Senate GOP eyes July vote on healthcare

Senate GOP eyes July vote on healthcare
© Greg Nash

Senate Republican leaders will present options on an ObamaCare replacement bill at Tuesday’s GOP lunch meeting, as lawmakers get down to decisionmaking time on the bill.

Despite skepticism from some Republican lawmakers about whether a deal to get a bill passed is possible, leaders are pushing forward and heading toward a vote on a bill, regardless of whether it has enough support to pass.

Senators and aides said leaders will present options on a healthcare bill to the Republican conference at a closed-door meeting on Tuesday. Aides said they do not expect draft legislative text to be available then, but said the presentation of options will help narrow down final decisions and move toward that stage.

ADVERTISEMENT

“We're at the point where we have to start making decisions,” Sen. John ThuneJohn Randolph ThuneSenate votes to take up infrastructure deal Senators say they have deal on 'major issues' in infrastructure talks Senators reach billion deal on emergency Capitol security bill MORE (R-S.D.), the No. 3 Senate Republican, said after leaving a leadership meeting in Senate Majority Leader Mitch McConnellAddison (Mitch) Mitchell McConnellAn August ultimatum: No recess until redistricting reform is done After police rip Trump for Jan. 6, McCarthy again blames Pelosi The Hill's 12:30 Report - Presented by Facebook - US gymnast wins all-around gold as Simone Biles cheers from the stands MORE’s (R-Ky.) office on Monday evening.

Thune said lawmakers are “probably not quite there yet,” regarding legislative text, “but I think that that's going to happen soon.”

“We are narrowing the policy options and now the process is much more granular than it was when we first started out,” he added.

“I think tomorrow you'll see a draft of the draft,” Sen. Pat RobertsCharles (Pat) Patrick RobertsBob Dole, Pat Roberts endorse Kansas AG Derek Schmidt for governor Ex-Sen. Cory Gardner joins lobbying firm Senate GOP faces retirement brain drain MORE (R-Kan.) said.

Thune said “ideally” the Senate could vote on the health insurance bill before the Fourth of July recess, or by the end of July at the latest, before Congress leaves for its August break.

Asked when the Senate would vote on a bill, Sen. John CornynJohn CornynSenate votes to take up infrastructure deal Biden officials pledge to confront cybersecurity challenges head-on Eight Republicans join Democrats to confirm head of DOJ environmental division MORE (R-Texas) said, "July sometime."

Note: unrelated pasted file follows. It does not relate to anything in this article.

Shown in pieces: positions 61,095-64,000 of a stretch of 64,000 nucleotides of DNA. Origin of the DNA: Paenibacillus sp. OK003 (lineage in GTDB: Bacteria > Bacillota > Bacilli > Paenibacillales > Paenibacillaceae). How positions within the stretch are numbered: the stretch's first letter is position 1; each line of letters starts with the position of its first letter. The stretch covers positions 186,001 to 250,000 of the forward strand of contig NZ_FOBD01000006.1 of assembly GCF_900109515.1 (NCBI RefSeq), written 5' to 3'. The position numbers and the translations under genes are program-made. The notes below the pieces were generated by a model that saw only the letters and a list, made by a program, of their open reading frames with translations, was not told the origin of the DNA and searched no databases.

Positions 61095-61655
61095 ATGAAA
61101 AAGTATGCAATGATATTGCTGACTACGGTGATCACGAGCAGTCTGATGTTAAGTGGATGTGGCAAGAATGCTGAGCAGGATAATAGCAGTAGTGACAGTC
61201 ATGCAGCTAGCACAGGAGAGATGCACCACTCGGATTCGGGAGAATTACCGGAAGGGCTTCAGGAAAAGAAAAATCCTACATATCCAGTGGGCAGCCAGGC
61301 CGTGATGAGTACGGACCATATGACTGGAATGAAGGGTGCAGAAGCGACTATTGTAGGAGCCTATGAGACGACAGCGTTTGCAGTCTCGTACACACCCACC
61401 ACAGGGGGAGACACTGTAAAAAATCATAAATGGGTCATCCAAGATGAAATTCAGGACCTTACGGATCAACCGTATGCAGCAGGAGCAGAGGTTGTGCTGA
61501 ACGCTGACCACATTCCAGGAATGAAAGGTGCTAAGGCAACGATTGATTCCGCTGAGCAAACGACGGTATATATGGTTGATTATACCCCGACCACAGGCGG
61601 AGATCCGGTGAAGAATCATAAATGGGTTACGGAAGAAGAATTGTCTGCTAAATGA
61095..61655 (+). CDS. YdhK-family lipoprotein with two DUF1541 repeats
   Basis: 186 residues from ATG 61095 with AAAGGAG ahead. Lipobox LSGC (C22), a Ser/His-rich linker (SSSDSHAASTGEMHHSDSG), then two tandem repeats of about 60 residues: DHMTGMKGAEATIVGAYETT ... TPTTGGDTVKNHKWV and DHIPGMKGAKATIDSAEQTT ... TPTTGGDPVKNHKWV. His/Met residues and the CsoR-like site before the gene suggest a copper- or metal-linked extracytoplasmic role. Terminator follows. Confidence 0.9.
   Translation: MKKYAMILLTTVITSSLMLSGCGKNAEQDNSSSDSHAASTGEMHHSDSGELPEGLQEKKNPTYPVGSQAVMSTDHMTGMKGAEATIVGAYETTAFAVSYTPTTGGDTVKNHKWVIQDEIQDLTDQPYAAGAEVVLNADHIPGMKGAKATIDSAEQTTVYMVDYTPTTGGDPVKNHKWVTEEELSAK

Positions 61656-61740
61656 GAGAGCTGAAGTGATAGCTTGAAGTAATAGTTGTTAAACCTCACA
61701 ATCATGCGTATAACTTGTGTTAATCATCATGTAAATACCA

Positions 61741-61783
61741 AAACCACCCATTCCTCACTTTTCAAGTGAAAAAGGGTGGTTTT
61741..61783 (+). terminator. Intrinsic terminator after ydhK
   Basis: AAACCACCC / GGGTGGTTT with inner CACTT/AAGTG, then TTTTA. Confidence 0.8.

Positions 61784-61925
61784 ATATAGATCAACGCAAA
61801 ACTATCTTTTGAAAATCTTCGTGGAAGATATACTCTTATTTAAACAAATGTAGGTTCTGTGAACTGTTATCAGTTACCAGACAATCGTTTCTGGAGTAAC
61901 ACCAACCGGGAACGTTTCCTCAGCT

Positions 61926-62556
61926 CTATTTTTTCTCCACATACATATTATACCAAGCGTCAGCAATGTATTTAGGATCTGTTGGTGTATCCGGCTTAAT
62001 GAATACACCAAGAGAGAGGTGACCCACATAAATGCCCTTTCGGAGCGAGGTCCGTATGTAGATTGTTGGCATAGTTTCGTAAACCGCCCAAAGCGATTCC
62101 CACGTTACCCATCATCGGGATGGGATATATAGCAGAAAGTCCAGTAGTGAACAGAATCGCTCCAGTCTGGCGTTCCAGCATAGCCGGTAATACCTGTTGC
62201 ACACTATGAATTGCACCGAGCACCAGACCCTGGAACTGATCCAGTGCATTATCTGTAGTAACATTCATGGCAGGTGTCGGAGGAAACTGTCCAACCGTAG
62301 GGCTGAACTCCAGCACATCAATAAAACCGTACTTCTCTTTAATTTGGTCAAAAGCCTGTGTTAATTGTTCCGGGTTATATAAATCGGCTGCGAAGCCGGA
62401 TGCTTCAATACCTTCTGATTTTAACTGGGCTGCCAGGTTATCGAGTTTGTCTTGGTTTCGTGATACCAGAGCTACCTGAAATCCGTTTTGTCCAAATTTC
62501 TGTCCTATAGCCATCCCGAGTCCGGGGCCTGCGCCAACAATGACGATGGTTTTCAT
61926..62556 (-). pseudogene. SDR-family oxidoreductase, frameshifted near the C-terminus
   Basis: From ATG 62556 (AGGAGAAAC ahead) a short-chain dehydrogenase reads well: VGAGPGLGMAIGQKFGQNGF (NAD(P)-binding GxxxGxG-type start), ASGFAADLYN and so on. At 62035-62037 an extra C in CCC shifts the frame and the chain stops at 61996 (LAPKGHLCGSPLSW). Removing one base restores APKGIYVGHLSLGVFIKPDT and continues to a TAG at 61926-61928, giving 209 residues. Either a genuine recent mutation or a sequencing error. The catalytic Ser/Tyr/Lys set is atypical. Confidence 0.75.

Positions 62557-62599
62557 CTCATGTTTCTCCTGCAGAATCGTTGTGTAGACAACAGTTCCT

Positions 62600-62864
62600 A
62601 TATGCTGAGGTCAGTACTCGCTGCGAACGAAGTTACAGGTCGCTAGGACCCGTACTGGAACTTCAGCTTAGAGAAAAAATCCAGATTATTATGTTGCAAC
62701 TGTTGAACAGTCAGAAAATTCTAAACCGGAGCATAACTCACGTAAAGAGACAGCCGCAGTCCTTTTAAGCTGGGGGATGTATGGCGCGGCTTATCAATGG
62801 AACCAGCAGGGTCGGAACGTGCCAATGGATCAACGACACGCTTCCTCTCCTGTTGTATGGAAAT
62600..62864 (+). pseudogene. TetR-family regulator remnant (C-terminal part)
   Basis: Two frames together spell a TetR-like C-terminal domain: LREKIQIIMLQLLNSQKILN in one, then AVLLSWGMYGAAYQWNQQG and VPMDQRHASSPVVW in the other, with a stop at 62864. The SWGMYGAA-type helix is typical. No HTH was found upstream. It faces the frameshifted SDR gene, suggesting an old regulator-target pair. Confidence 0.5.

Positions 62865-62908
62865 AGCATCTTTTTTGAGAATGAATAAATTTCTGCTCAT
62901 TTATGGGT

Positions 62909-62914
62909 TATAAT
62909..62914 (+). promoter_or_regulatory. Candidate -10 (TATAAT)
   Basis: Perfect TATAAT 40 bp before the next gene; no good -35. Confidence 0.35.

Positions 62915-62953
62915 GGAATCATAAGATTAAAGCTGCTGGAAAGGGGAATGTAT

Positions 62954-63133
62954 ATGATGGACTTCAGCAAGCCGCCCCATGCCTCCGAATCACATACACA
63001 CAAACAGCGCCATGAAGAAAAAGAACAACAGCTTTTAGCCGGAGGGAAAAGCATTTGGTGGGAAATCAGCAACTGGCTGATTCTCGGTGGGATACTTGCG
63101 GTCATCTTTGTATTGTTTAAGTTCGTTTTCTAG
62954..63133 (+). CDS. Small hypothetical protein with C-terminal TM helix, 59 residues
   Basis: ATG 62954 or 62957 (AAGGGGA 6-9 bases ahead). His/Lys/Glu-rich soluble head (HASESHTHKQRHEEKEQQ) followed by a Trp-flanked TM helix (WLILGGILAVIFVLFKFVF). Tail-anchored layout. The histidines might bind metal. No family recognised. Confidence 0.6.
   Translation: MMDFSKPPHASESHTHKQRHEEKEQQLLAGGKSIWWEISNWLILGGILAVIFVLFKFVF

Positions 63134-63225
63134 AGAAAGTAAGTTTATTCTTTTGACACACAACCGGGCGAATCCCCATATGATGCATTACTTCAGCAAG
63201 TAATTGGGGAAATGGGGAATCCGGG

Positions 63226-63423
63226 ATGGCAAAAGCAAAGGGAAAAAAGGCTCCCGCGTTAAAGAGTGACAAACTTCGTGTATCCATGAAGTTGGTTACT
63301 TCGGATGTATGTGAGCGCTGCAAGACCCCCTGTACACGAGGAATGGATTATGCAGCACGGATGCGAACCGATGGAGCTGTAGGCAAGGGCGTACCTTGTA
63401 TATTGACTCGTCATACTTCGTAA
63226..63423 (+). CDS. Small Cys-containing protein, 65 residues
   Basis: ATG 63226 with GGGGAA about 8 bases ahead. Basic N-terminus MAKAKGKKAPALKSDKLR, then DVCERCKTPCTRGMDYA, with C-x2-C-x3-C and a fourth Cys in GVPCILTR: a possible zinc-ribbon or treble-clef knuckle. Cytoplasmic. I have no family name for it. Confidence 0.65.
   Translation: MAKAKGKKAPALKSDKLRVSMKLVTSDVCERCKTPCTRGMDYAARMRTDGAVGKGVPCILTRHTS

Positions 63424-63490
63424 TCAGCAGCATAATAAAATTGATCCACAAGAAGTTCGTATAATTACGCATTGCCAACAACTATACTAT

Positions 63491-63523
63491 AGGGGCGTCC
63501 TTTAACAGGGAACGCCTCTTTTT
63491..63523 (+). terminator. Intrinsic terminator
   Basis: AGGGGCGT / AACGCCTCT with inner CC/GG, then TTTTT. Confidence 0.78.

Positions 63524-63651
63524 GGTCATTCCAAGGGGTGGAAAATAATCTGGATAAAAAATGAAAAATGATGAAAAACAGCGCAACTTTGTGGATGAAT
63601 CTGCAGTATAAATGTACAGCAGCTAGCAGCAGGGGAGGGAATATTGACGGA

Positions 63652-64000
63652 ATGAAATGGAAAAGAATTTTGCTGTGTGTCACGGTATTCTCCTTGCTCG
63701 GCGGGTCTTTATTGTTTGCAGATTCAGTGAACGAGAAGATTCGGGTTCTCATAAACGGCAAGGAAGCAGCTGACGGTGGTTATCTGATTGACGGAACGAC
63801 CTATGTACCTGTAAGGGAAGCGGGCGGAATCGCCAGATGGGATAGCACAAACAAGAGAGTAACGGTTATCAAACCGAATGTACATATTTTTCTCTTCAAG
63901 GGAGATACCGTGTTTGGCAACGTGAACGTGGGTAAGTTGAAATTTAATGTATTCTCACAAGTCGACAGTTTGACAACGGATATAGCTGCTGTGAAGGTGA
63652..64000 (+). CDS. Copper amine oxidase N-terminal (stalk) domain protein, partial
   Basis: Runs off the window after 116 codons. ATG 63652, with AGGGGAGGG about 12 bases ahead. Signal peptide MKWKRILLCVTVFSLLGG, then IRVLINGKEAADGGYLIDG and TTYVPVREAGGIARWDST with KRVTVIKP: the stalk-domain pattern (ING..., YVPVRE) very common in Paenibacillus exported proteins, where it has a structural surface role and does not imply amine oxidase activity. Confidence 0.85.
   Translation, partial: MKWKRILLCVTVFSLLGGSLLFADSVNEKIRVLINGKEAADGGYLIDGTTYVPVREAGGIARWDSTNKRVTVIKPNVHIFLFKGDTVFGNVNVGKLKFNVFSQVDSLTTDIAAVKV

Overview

“My personal view is we've got until about the Fourth of July to decide whether the votes are there or not and I hope they are,” said Sen. Roy BluntRoy Dean BluntFormer Missouri Gov. Jay Nixon passes on Senate campaign The Hill's 12:30 Report - Presented by Facebook - US gymnast wins all-around gold as Simone Biles cheers from the stands The Hill's Morning Report - Presented by Facebook - A huge win for Biden, centrist senators MORE (R-Mo.).

Several Republican senators expressed pessimism during last week’s recess that Senate lawmakers could bridge their differences to get to the 50 votes needed to pass a bill.

Sen. Richard BurrRichard Mauze BurrThe Hill's Morning Report - Presented by Facebook - A huge win for Biden, centrist senators The 17 Republicans who voted to advance the Senate infrastructure bill Senate votes to take up infrastructure deal MORE (R-N.C.) said last week it is “unlikely” the Senate will reach a deal to pass an ObamaCare replacement bill this year.

Thune said the Senate would hold a vote on an ObamaCare replacement bill regardless of the whip count, bringing some finality to the issue.

“Obviously we're going to have a vote one way or the other, but if we don't pass something and we go into ’18 ... it's on us to try and get this fixed,” Thune said. “The Democrats created the mess, but we're in charge now and it's up to us to fix it.”

What to do about ObamaCare’s expansion of Medicaid, which has provided coverage for about 11 million people in 31 states, is perhaps the most difficult issue for Republicans to bridge.

Some more moderate Republicans are pushing for a slower phase-out of the extra federal funds for the expansion, pushing the date past 2020.

Illustrating the difficulty for Republicans is Sen. Shelley Moore CapitoShelley Wellons Moore CapitoThe Hill's 12:30 Report - Presented by Facebook - US gymnast wins all-around gold as Simone Biles cheers from the stands The Hill's Morning Report - Presented by Facebook - A huge win for Biden, centrist senators The 17 Republicans who voted to advance the Senate infrastructure bill MORE (R-W.Va.), whose state expanded the program, and who on Monday left open the possibility that she might not want to phase out the expansion of funding at all.

A slower phase-out would be “helpful,” she said, before adding, “I'm not saying I support phasing it out.”

More conservative members of the Senate, meanwhile, are pushing for a new cap on overall Medicaid payments to rise at a slower rate, known as the urban consumer price index, which would reduce federal Medicaid spending further.

Thune said he is working with the Congressional Budget Office on his plan to increase the tax credits in the bill to give more help to low-income people than what’s contained in the House-passed measure.  

"We expect the summer to be focused on passing healthcare and the [fiscal 2018] budget, so that this fall we can reconcile the budget with tax reform," White House adviser Marc Short said on a Monday evening call with reporters.  

Rachel Roubein contributed.